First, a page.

After my West Virginia overnight tour with my friend Kyle , I made a list of 6 things I'd do "next time"… Let's see how well I did?
- Next trip I will be a little more prepared with what I pack.
- Next trip I hope to make it at least two overnights.
- Next trip I'd "like" to have an adventure touring bike (instead of the cruiser touring bike I'd been drooling over) and add some "off road" to the trip.
- Next trip I will take more pictures.
- Next trip I will vary my GoPro mounts so I have more then one angle.
- Next trip I will take a paper map and not rely on my iphone map.
The plan for any good road trip is a simple plan. Ours was "Ride down and visit family and friends in Florida." My Dad recently purchased a new (to him) Gold Wing and was excited to get some miles on it. I have had a Star Stratoliner that's been largely a commuter bike for the past couple years. It was time to get some miles on this thing.
After aligning schedules late winter on when we could make it work, it was time to prepare for the trip. I had new tires put on the bike and did a few local trips to work to make sure it was still in shape for it. Then I went to WalMart the night before and bought two dry bags from the camping department and threw some clothes in it and bungie corded them to the backseat. Grabbed some chargers, camera and a laptop and threw them in the saddlebag. Brushed off my hands and said… Done, I'm ready. (already broke point number 1 of being more prepared. Lol).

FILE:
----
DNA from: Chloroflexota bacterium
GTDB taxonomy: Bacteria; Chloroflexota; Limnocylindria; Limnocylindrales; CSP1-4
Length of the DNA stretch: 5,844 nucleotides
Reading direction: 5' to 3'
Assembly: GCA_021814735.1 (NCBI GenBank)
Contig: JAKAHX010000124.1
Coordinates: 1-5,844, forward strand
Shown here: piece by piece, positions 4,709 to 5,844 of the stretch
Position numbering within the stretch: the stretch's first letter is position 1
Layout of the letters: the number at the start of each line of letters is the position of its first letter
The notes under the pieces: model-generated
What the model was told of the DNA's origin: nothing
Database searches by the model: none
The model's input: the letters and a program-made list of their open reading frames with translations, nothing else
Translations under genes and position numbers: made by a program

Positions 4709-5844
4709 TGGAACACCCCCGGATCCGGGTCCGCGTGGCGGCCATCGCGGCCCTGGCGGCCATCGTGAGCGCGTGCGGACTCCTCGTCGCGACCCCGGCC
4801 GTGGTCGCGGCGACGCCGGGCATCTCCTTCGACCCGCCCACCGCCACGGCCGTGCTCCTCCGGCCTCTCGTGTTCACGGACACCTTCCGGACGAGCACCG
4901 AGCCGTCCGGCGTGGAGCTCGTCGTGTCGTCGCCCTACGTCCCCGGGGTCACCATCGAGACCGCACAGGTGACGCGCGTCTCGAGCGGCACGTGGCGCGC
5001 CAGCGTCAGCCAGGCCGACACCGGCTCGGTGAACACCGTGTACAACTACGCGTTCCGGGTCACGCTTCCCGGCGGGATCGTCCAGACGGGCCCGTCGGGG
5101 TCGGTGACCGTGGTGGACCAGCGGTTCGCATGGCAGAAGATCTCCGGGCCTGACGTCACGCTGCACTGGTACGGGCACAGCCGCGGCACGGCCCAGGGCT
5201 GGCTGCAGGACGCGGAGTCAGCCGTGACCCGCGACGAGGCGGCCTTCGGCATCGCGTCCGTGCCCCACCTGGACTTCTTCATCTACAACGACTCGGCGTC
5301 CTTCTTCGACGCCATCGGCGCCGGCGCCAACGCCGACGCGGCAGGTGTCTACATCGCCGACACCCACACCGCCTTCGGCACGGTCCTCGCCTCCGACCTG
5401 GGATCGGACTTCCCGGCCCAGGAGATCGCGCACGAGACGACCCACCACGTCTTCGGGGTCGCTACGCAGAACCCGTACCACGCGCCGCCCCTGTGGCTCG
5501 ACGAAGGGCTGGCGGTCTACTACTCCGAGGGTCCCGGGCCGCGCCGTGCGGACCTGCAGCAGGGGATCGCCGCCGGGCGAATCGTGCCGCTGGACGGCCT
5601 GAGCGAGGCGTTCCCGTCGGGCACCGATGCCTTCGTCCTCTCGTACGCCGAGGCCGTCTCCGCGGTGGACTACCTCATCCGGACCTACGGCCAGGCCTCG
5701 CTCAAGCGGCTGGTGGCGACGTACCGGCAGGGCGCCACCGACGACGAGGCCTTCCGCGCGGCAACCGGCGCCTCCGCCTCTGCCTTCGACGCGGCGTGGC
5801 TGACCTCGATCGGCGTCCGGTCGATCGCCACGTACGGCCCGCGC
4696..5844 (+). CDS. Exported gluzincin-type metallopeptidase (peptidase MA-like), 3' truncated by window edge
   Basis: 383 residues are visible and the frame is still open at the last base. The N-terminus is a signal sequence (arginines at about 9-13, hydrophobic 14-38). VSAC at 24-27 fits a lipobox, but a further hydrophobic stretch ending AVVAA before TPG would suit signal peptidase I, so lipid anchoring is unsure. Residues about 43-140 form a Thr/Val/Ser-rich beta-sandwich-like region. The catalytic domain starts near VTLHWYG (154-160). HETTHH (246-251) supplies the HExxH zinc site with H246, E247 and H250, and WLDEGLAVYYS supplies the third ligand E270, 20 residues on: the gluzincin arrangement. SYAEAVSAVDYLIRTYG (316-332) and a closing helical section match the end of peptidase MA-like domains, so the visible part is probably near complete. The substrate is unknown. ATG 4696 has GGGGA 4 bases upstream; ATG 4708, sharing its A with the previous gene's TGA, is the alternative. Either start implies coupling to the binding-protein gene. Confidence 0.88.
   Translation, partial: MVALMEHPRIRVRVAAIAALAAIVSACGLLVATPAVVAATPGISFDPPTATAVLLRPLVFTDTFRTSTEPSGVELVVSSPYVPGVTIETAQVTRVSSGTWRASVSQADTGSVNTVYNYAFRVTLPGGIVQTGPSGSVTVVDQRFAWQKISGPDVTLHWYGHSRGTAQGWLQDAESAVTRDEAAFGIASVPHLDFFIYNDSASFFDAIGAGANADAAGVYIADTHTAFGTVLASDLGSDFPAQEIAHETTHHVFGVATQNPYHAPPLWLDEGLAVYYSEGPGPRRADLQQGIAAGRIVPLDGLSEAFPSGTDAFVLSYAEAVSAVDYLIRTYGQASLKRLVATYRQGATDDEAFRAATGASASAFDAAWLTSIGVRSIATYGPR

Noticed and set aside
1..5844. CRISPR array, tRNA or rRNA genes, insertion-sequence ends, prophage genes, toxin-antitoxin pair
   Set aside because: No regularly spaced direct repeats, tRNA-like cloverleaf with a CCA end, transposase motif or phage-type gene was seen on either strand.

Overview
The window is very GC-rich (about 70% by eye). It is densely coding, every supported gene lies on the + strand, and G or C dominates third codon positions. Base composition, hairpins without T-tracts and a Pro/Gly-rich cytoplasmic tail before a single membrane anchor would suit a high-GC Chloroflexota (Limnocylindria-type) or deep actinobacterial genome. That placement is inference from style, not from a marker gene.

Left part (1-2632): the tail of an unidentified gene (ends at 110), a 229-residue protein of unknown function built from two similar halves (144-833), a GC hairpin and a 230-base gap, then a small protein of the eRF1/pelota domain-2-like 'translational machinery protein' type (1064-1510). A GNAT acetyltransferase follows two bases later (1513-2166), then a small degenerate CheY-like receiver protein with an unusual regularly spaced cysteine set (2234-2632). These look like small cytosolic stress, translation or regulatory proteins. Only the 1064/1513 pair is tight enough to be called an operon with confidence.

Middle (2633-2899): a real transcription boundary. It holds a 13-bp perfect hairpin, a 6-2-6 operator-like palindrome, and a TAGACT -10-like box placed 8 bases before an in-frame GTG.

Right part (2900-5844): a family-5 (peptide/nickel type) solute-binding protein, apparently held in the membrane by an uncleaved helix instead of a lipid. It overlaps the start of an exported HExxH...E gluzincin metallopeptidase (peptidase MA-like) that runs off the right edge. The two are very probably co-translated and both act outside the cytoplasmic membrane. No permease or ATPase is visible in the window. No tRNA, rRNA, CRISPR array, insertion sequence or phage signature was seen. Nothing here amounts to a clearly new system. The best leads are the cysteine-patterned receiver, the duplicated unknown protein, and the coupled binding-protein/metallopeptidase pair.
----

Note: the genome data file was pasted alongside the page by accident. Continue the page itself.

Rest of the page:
I tried an Altec Lansing Bluetooth speaker on the bars, but at highway speed, it wasn't close to being loud enough. So that went in the saddlebag too. It would be headphones when it was cool enough to wear a jacket to hold my iphone. I had even toyed with my GoPro mounts to try to position the speaker in a better location, to no avail, but after fiddling with it, I tossed my GoPro mounts to the side in the garage. Completely forgetting that I had a GoPro camera in my camera bag, but now nothing to attach it to (ok, disregard point #5 now)
We started at 6am each day, because when you are doing 8-9hrs of riding time you need to get an early start to make it where you need to. Leaving PA, I was already unprepared and a little cold that early. First stop, add a hoodie! Then next stop, loose the hoodie. Following stop, open the vents in the jacket. Stop after that, lose the chaps and then finally at the next one, time to lose the jacket and just go with long sleeves. From that point on, we'd be treated to temps in the 80s/90s (until the last 45 min. more on that later)
My Dad confidently said, "I'll go 225 or more on a tank." I was looking for fuel at 120. I had more in the tank and found I could ride about 150 to empty, but I know how remote gas stations can get across some of those stretches of the Carolinas so I didn't want to get stuck. Besides, I need refueling before the bike did anyway. I later decided, I'd prefer 60-80 mi and a quick stop for a quick leg stretch and then get rolling again. Packing in around 100 mi left me feeling like I needed a longer recovery break.